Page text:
6. Honesty = Trust = Success

This one gets talked about a lot. How much should you disclose about your business, or operations, or people, or processes, or the fact that you failed at something? A rule of thumb here is to choose a level of transparency that you feel comfortable with and then at least double it! And remember the rule about admitting fault and trying to put things right — honesty will lead to trust and that’s what you really want as a business and as a brand.

7. Give it time

A lot of time we expect customers to turn into fans and start loving us and following our every move overnight. This is unreasonable. You will take time to convert customers to followers, to develop the right message, to find your voice, to build a listening and responding process, and to then start producing engaging content. You need to invest in this for the long haul.

8. Experiment and adapt

Even though I’m not advocating you equate your social presence to traditional advertising such as television or print, you are creating messaging and encouraging an audience to engage with you across each. In fact you will frequently use both together. However, social media gives you the opportunity to try lots of fun experiments which you should; it costs nothing and you will learn about your audience. For example, try contests, try re-packaging other content, write articles, make videos (even low budget ones if you can’t afford it), and a host of other innovations. Follow what other brands across industries are doing and learn from them.

9. Don’t let a few people hijack your conversations

Very often you will come across situations that require you to take a stand or to address a particularly insistent or abusive person. Take a stand. Most times people vent and then stop but ideally you don’t want to let them ruin the conversation for everyone else in the process. Decide if you want to acknowledge them, be polite if you do, then take the conversation offline and away from a public forum to try and understand what ails them. Many times they have legitimate grouses. We have discovered some particularly glaring issues with our products through such feedback. Another thing which works well is to use humor to defuse the situation. Everyone loves someone who can laugh and make others laugh in turn.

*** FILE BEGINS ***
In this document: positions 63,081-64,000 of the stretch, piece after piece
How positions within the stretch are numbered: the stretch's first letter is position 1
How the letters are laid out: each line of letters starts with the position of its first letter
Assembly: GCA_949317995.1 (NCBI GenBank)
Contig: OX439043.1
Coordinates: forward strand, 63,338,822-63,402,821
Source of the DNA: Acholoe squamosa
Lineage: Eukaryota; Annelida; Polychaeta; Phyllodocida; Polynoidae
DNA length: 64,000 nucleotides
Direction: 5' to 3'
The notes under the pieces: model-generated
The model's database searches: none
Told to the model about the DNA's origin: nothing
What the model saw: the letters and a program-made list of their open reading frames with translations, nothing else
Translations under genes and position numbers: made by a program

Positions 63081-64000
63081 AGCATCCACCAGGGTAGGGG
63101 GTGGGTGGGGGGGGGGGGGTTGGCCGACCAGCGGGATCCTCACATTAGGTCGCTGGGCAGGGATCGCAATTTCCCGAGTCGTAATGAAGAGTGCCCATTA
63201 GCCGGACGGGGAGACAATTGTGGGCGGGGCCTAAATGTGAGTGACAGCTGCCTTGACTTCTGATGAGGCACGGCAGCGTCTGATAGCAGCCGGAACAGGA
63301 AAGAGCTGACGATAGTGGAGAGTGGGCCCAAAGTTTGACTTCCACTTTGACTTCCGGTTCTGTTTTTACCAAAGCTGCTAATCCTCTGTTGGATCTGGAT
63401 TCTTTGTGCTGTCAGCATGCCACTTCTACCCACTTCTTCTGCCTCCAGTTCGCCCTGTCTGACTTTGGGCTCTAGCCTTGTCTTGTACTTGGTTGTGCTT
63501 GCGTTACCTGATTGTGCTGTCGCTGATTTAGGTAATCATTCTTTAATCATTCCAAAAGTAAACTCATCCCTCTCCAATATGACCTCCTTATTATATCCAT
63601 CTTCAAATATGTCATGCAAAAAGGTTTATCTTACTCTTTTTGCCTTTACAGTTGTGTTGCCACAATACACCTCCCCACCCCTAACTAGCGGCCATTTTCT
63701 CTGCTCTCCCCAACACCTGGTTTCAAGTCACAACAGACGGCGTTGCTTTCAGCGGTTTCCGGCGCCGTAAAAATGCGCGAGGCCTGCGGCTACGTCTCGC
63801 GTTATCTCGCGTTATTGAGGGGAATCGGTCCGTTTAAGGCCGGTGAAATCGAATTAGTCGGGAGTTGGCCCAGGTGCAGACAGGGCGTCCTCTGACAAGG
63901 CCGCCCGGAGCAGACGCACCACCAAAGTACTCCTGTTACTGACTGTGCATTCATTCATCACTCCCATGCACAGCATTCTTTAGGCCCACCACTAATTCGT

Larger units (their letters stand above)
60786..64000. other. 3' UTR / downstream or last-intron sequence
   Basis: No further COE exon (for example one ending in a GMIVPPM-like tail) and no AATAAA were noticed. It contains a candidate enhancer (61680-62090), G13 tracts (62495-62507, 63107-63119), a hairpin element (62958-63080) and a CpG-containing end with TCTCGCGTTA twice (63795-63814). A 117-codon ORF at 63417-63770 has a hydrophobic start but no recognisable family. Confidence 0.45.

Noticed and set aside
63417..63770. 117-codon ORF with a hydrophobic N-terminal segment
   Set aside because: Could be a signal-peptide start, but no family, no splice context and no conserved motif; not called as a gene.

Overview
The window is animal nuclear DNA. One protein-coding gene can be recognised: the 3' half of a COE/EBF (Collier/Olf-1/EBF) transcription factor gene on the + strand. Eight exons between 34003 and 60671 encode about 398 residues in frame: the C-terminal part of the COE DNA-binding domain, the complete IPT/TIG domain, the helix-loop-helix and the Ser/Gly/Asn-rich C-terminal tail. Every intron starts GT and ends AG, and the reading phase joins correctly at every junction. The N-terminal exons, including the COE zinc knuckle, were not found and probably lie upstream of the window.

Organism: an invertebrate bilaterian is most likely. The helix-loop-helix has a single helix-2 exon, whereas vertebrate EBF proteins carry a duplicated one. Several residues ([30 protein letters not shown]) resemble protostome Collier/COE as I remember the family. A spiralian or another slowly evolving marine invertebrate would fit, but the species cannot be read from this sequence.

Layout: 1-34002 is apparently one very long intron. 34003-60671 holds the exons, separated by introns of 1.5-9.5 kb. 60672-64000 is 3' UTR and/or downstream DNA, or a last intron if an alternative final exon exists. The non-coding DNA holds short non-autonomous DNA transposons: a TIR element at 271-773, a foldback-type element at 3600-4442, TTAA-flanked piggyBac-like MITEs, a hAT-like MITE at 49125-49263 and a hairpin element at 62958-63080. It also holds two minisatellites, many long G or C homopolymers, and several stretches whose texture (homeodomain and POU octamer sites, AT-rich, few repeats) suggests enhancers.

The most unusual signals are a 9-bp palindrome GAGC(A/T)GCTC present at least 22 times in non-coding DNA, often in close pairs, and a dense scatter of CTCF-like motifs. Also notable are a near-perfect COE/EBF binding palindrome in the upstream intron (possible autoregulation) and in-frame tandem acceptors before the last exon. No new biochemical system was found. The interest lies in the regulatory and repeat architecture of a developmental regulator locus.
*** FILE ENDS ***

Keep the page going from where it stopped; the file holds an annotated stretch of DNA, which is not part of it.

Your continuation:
10. Create unexpected delight

Given the number of brands and companies that a typical online customer engages with — you need to be memorable and create unexpected delight for your customers. Send them a small gift, give them an upgrade on a product, send them a personal thank you note, call them personally, there are a plethora of things you can do both online as well as offline. These interactions will create the most positive impression of you as a brand and turn your customers into what Seth Godin (an influential blogger and marketer) calls “Sneezers”, i.e., those who will share their excitement and spread word about you to their friends. This is every marketers dream!

Supporting and being there for your customers online is not just a tactical decision. It’s a strategy that you will make to listen to your customers where they gather and hold meaningful conversations with them. This needs you to be nimble, honest, and create a culture within your organization such that everyone is hearing what your customers are saying. You may need to realign processes and most importantly create a culture of openness and transparency within your organization that matches what your customers want from you on social media.

So……. Are you ready?